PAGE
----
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In conversation with Nicole Chung

Debut author of memoir “All You Can Ever Know” discusses telling her own adoption story as “one small part of the shift we need”

<p>Nicole Chung, editor-in-chief of Catapult magazine and the former managing editor of The Toast, makes her debut with the memoir "All You Can Ever Know."</p>

Nicole Chung, editor-in-chief of Catapult magazine and the former managing editor of The Toast, makes her debut with the memoir "All You Can Ever Know."

Nicole Chung’s debut memoir, “All You Can Ever Know,” is a work of magnificent empathy. Its title comes from a phrase that she heard repeatedly while growing up — born to recently immigrated Korean parents and adopted by white Oregonians, she was raised to believe that the story of her adoption was somewhat sad, but ultimately a divine inevitability. She was simply told that her birth parents “thought they wouldn’t be able to give you the life you deserved,” and her Catholic adoptive parents viewed Chung’s arrival into their lives as the result of God’s grand plan. 

As a married adult on the cusp of motherhood, Chung decided to embark on a search for the biological family that seemingly left her behind, and “All You Can Ever Know” chronicles her discoveries. She intertwines her search for the truth alongside her perspective as a Korean-American girl growing up within a largely white community during the 80s and 90s, unable to identify her experiences of bigotry and alienation as “real racism,” and also introduces the parallel story of Cindy, the sister she never knew she had and to whom she eventually becomes profoundly close — a found sisterhood that forms some of the book’s most tender and fully-realized moments.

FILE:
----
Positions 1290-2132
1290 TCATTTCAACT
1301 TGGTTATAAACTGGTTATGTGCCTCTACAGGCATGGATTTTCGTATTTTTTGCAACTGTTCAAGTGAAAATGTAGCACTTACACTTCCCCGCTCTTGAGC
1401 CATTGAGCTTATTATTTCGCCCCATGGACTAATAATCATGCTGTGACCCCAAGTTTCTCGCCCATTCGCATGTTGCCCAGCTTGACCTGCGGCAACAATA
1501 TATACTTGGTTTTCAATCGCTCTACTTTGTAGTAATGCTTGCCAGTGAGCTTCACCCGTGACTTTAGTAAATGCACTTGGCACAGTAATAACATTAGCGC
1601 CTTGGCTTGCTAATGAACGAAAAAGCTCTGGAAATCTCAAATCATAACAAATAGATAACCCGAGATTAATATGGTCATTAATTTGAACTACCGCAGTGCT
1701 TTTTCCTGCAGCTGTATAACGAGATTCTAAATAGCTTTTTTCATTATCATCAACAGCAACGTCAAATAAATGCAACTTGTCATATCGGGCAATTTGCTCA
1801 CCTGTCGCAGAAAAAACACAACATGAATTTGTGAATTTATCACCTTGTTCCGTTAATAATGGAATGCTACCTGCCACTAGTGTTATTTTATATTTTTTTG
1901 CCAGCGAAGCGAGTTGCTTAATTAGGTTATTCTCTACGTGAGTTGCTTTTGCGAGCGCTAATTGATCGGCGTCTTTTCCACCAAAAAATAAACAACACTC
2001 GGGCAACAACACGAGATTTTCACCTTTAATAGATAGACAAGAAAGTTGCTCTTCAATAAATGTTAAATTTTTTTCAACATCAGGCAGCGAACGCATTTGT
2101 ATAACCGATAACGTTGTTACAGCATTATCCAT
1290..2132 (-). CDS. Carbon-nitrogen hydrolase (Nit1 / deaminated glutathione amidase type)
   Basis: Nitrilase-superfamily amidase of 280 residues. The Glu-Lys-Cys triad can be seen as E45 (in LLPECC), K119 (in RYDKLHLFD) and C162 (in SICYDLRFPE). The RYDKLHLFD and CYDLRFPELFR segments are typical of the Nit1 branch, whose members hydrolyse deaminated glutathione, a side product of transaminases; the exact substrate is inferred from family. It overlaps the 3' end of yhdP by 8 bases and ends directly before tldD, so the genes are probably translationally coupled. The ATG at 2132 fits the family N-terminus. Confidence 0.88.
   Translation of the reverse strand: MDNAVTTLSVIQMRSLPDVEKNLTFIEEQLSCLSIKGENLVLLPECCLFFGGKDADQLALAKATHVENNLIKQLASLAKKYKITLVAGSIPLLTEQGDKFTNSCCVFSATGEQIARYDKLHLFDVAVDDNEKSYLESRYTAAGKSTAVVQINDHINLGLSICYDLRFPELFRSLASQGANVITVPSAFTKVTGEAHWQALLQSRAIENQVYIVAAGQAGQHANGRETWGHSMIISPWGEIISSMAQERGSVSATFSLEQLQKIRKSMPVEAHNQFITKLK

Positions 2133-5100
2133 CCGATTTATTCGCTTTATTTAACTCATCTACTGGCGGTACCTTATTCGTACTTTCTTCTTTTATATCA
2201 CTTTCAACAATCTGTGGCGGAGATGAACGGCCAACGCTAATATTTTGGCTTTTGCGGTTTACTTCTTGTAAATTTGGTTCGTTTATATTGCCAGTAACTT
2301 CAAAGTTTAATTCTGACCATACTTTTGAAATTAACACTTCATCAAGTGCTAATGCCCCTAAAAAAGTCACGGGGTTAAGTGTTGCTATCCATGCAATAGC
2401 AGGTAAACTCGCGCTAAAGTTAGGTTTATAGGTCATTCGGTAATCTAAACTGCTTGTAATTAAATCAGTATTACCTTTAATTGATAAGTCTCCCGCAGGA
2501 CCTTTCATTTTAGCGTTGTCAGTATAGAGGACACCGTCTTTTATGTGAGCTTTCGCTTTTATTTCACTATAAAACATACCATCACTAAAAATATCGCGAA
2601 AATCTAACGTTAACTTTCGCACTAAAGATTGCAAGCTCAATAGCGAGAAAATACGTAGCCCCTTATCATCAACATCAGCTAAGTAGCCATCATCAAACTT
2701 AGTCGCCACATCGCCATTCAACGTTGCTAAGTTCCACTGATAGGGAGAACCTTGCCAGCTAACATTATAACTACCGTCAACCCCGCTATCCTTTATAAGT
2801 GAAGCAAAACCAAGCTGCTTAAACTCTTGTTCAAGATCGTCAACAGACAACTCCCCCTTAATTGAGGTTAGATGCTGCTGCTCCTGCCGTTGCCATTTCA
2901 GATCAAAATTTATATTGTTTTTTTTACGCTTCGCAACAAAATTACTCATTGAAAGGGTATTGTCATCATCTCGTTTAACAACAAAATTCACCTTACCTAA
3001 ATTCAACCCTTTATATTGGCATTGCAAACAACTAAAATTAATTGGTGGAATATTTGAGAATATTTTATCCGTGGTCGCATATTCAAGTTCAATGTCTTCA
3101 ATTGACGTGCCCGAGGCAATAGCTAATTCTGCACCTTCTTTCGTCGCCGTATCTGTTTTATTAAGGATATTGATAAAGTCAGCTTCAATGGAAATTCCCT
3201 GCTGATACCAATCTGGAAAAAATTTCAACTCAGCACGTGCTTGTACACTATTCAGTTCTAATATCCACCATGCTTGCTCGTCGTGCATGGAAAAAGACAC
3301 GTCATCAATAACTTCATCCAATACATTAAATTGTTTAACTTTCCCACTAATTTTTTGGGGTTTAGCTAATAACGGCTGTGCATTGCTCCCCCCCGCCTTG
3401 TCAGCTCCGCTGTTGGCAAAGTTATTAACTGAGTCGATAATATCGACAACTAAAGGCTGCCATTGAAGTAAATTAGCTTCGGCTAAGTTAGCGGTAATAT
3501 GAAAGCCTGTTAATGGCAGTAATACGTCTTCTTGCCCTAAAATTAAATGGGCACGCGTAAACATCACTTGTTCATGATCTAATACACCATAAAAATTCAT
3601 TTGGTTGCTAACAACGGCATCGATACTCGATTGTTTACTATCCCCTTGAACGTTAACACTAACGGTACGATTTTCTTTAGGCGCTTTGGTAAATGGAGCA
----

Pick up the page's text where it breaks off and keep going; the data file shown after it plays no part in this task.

Chung is an exceptionally warm and observant writer, exploring her deeply particular questions surrounding identity, lineage and memory with the kind of open-hearted sincerity that will make anyone — not just adoptees — reconsider what they take for granted within their own families. Arts and Entertainment recently got the chance to chat with Chung via email about what went into crafting this radiant and intensely personal debut.